Aside from the potential arguments in favour of compatibility between capitalism and Christian morals, there is a large amount of support for there being a clear division between the two. Perhaps the starkest opposition to capitalism from within the Christian Church comes from revolutionary movements including Liberation Theology. Liberation Theology began in South America as a political movement within the Roman Catholic Church which sought to teach and interpret the Bible with a focus on the poverty and social injustice that is common in much of Latin America[7]. Liberation Theology claims that corruption caused by sin is the source of poverty and oppression in society and that it is the greed and jealousy of individuals combined with the failures of the political system that have caused these problems[8]. The Peruvian Liberation Theologian Gustavo Gutiérrez claimed that it is action against poverty and oppression in favour of social justice that allows us to better know and come closer to God[9]. Liberation Theology claims that in order to do good we must actively speak out against inequality and corruption in our society[10]. Many Liberation Theologians also claim that these injustices come about through institutionalized problems, such as poor employment security, low wages and high food prices and as such it is capitalism and similar governing powers that are creating these sins within society.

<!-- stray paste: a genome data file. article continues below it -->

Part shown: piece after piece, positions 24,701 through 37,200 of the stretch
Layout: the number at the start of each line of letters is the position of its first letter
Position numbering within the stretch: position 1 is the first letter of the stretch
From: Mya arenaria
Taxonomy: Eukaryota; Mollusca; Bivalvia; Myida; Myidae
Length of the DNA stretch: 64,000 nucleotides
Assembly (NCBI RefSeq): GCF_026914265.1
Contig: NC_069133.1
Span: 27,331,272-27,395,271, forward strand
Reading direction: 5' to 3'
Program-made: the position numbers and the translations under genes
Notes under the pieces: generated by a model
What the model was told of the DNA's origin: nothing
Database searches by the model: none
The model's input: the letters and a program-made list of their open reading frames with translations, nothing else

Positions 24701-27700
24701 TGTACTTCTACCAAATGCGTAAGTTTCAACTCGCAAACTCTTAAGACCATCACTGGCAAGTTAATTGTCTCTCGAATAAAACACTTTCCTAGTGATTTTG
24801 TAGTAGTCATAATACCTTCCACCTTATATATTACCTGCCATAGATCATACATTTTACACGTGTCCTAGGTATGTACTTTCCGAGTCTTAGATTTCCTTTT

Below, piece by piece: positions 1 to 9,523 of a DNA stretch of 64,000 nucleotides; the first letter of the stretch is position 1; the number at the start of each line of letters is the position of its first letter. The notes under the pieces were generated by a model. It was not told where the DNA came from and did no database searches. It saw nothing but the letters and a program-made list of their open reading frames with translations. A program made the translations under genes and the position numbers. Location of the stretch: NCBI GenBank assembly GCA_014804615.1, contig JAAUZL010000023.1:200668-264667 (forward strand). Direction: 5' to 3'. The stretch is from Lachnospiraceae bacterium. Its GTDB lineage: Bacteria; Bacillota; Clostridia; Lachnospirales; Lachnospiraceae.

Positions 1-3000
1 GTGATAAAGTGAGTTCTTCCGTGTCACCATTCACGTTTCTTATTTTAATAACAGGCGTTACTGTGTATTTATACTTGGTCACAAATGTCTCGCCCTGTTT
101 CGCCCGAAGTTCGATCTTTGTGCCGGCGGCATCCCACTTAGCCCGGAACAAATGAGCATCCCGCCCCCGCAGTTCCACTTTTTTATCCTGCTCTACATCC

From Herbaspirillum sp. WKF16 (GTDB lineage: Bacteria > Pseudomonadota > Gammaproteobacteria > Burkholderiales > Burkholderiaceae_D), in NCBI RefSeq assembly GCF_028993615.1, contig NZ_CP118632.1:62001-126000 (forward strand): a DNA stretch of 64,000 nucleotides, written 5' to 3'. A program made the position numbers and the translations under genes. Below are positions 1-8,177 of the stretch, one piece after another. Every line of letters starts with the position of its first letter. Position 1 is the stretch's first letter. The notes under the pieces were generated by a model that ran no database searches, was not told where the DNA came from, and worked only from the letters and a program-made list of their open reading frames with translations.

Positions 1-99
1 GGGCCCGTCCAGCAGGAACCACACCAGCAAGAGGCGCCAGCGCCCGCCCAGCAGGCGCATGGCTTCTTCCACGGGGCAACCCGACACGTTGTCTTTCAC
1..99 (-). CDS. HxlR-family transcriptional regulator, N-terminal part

Overall Liberation Theology accurately presents a compelling picture of modern society. Capitalism has caused inhuman suffering for many people around the world and logically we cannot say that it is acceptable to allow this suffering to continue. As well as this, throughout the Bible God is shown to provide similar care for the poor and Jesus’ teachings often emphasise a level of support that ought to be given to the needy, as Jesus himself often spent time with those most marginalised in society. An example of this is found in the Gospel of Luke, ‘He hath filled the hungry with good things; and the rich he hath sent empty away.’[11] This and similar quotations are often used to show Jesus’ (as Gutierrez put it) ‘preferential option for the poor’[12], which we in turn should also have in order to achieve social justice and salvation for ourselves. Liberation Theology has, however, received a great deal of criticism for its seemingly Marxist ideals and, although this is not inherently a problem, it was initially rejected by the Vatican as the then Cardinal Ratzinger claimed that certain Marxist aspects of Liberation Theology were ‘damaging to the faith and to Christian living’[13]. The Vatican also spoke out against Liberation Theology as many of the main theologians identified the corruption of the Church as a contributing factor to the vast extent of the problem.  Although few can disagree that Liberation Theology’s emphasis on justice through non-violent, Christian means is a definite strength, the Vatican found the elevation of orthopraxy (correct action) to the status of orthodoxy (correct belief) to be too Marxist to be considered Christian. Although the very orthoprax nature of Liberation Theology does seem to stray from common Christian teaching, the fight for social justice ought to be a key ethical concern within modern Christianity. Social justice and equality need to be seen as ethical necessities, not only to be more in line with the Bible’s teaching, but also to act against the very unfair and elitist nature of capitalism in society that impacts so negatively upon people’s lives.